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JohnD1956

56 Super

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During the replacement of the steering wheel project I had trouble with the door hinge and posted a request for help in the post war technical section.  Here is a link to that thread: need help w 56 door hinge

 

Based on the helpful replies I sourced two spring washers from the local hardware store.  They call em "wavy" washers now if you're looking for any.  Anyhow, I tried to reinstall this part onto the new washers to see if that was all that I needed:

 

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The washers were held in place in a wheel bearing grease pack, and are still in place after several attempts to do this.  And while it went in easy enough,  the problem was the "catch assembly would not fold, as required, and I could not move the door from the wide open position. 

 

Inspection of the catch showed what looked to be a deformity.  In this picture you can see the top and bottom slots are off center.  However, from what little I could see, both slots aligned with the pins inside the hinge and engaged the pins while allowing the two fastener holes to align.  So it seems it was made this way.  It is pretty stout metal versus what the pins appear to be so I tend to doubt it was deformed in operation of the unit while installed.  But I do not know that for certain. 

 

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Here is the spring side of this unit.  I can see that there are three moving parts.  And while the unit freely moved on the pin joint, I do not have the strength to fold the joint where that spring is. 

 

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This spring is definitely pinned into position already, but I wonder if the spring assembly was also pined to the hinge with a bolt or something?  

 

And if you can believe this, my small parts manual pictured below does not have any reference to a door hinge, so I am hoping someone does have an interchange manual or something so I can try to source a new hinge?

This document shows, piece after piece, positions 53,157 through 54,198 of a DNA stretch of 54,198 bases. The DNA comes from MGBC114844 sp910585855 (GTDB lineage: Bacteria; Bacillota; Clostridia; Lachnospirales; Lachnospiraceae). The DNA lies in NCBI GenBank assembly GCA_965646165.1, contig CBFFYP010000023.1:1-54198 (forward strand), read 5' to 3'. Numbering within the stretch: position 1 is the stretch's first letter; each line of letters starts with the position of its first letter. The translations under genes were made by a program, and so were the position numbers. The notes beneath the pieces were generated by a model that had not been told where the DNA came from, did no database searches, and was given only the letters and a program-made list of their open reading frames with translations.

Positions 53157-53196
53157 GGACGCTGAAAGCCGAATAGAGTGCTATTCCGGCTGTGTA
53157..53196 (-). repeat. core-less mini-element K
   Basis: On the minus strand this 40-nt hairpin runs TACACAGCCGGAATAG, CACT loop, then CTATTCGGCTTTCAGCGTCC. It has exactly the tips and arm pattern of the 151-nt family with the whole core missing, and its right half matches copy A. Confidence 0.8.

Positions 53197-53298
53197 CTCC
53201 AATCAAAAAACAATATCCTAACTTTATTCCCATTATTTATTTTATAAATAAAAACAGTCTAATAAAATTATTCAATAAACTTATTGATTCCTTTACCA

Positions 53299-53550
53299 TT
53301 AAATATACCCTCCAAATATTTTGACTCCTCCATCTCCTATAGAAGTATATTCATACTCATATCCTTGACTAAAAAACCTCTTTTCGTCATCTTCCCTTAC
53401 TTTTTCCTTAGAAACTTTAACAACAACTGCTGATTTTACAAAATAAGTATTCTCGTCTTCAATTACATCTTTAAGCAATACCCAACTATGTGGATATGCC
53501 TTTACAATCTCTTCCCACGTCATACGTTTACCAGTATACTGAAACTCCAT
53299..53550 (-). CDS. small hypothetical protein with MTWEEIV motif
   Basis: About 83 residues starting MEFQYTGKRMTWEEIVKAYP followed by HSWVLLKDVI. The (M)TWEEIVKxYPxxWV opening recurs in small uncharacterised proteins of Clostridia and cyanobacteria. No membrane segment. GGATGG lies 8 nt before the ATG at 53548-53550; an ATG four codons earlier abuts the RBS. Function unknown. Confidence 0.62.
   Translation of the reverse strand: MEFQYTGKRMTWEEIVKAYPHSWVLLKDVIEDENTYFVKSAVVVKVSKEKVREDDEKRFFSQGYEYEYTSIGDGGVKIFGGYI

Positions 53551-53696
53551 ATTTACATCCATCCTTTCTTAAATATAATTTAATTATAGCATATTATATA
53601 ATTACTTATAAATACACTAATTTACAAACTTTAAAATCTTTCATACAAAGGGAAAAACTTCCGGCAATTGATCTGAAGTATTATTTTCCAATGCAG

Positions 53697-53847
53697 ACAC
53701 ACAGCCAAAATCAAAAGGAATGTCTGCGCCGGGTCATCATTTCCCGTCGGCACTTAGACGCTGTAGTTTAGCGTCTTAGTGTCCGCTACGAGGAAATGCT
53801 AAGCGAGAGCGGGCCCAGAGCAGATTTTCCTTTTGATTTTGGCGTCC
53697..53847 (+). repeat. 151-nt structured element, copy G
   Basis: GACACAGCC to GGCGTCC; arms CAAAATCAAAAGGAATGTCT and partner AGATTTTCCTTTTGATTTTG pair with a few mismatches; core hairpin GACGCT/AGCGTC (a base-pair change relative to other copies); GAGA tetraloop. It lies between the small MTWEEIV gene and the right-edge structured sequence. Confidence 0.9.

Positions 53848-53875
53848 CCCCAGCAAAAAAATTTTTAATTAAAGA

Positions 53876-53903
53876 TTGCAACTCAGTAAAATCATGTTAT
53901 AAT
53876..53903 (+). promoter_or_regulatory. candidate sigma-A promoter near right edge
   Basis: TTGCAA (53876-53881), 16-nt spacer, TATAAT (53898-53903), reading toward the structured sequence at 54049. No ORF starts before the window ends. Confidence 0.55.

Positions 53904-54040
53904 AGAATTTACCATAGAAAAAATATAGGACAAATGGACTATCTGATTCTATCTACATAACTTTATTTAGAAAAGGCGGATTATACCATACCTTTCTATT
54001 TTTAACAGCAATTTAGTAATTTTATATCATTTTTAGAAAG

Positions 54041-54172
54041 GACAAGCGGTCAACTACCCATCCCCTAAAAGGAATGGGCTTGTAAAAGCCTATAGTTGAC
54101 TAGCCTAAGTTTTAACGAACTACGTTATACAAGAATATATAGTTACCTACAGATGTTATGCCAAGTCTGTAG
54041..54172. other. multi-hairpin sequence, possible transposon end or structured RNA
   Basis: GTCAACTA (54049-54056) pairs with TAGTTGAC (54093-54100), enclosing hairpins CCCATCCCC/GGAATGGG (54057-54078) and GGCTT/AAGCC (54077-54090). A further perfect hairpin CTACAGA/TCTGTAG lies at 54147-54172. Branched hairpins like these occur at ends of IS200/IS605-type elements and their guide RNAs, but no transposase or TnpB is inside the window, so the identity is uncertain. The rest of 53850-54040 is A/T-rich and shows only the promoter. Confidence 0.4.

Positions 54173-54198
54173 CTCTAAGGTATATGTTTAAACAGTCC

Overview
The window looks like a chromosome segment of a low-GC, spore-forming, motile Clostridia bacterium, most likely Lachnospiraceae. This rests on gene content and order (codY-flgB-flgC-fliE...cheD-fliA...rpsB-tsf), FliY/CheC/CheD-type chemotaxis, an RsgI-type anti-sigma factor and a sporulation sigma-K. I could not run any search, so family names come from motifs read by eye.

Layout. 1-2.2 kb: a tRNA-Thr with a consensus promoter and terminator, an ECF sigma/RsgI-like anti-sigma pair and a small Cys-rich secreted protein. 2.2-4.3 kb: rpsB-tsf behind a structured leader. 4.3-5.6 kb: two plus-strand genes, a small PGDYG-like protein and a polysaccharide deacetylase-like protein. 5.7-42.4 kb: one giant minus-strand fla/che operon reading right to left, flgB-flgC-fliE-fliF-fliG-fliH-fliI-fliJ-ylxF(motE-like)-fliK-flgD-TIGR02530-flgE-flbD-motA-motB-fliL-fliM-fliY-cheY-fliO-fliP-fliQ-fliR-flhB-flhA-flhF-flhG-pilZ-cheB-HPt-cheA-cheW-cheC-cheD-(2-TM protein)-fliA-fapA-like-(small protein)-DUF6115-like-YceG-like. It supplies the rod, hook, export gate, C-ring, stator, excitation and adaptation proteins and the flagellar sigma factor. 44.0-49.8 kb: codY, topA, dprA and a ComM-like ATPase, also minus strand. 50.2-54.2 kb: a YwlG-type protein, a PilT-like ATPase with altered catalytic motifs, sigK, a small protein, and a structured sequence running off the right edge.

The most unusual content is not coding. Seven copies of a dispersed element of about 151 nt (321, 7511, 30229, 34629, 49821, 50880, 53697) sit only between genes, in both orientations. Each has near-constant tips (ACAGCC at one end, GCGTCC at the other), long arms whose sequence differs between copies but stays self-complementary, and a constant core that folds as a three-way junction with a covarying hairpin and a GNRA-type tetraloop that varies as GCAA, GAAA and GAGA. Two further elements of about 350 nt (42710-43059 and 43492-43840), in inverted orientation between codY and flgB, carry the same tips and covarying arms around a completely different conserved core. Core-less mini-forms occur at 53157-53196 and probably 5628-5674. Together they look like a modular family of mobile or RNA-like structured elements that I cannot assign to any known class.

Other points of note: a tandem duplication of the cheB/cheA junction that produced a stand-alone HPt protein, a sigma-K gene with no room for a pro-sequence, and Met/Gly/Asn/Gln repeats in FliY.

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I believe that 2CARB40 has an interchange manual, maybe you could reach out to him. 

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John, I can't really help you with your spring question, but my guess is that its a door override spring so when its fully open, its less likely to come crashing back closed without a helpful hand. It looks like the two ears of the spring are resting on each of the two pieces connected to the spring pivot pin.

 

On the subject of your steering wheel, it looks awesome! Is it cool to ask how much it cost you?

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Thanks Ben. Lets just say it is a few years worth of birthday and Christmas presents.  And I have no regrets. I just hope my wife doesn't miss them too much. 😏

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revisited the brake adjustment this week.  As I read the manual I was surprised to see the recommended brake bleeding procedure called for the opposite of what I had always done.  The recommendation is to start at the closest wheel to the MC, drivers side front, and end at the pass side rear.  I always did it the opposite  except this last time, when instead, I just left bleeders open for a gravity bleed as I replaced the wheel cylinders

Anyhow, I also followed the manual for the most part in the brake adjustment. Namely all four wheels off the ground, tighten each till wheel just barely turns by hand, then back off 15 notches.